Edward Haynor - Classic Maze Procedure, Atrial Fibrillation

Patient Edward standing next to a football playerEdward Haynor lives in Erie, Pennsylvania and owns his own business. Twenty years ago, Mr. Haynor had his first episode of atrial fibrillation. "I knew something was wrong right away. At first, my atrial fibrillation was intermittent, which was bad enough; but over time, it became constant. My atrial fibrillation was so debilitating that it was hard to take an active role in my family life and go to work." Mr. Haynor's symptoms included feeling lightheaded, short of breath and fatigued with a terrible pressure in his neck and head.

After medical management and four radiofrequency ablation procedures failed, Mr. Haynor asked his cardiologist from the University of Pennsylvania Medical Center what he should do next. "My cardiologist told me that there was only one place for me to go - go see Patrick M. McCarthy, MD, at the Bluhm Cardiovascular Institute of Northwestern Medicine." I met with Dr. McCarthy and we agreed that I needed to undergo the Maze procedure.

"I only have good things to say about the people and the care I received while at the Bluhm Cardiovascular Institute. Everyone was very professional and courteous. Three days after surgery I was ready to go home, so my friend picked me up in his airplane and flew me back home to Erie! Two weeks after surgery, I returned to my business part-time."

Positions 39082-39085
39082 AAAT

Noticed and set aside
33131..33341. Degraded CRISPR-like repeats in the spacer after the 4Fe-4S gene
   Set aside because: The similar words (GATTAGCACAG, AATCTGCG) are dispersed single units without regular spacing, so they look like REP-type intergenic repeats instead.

One month after Mr. Haynor underwent the Maze procedure at the Bluhm Cardiovascular Institute, he experienced an arrhythmia (irregular heartbeat) that was new to him - atrial tachycardia. "The good news is that I was cardioverted once and have been in a normal sinus rhythms ever since."

"What people do not understand is that atrial fibrillation drains you physically 24 hours a day, seven days a week. I could do nothing prior to surgery," says Mr. Haynor. "Since my surgery I feel great and because I can once again exercise, I have lost 50 pounds."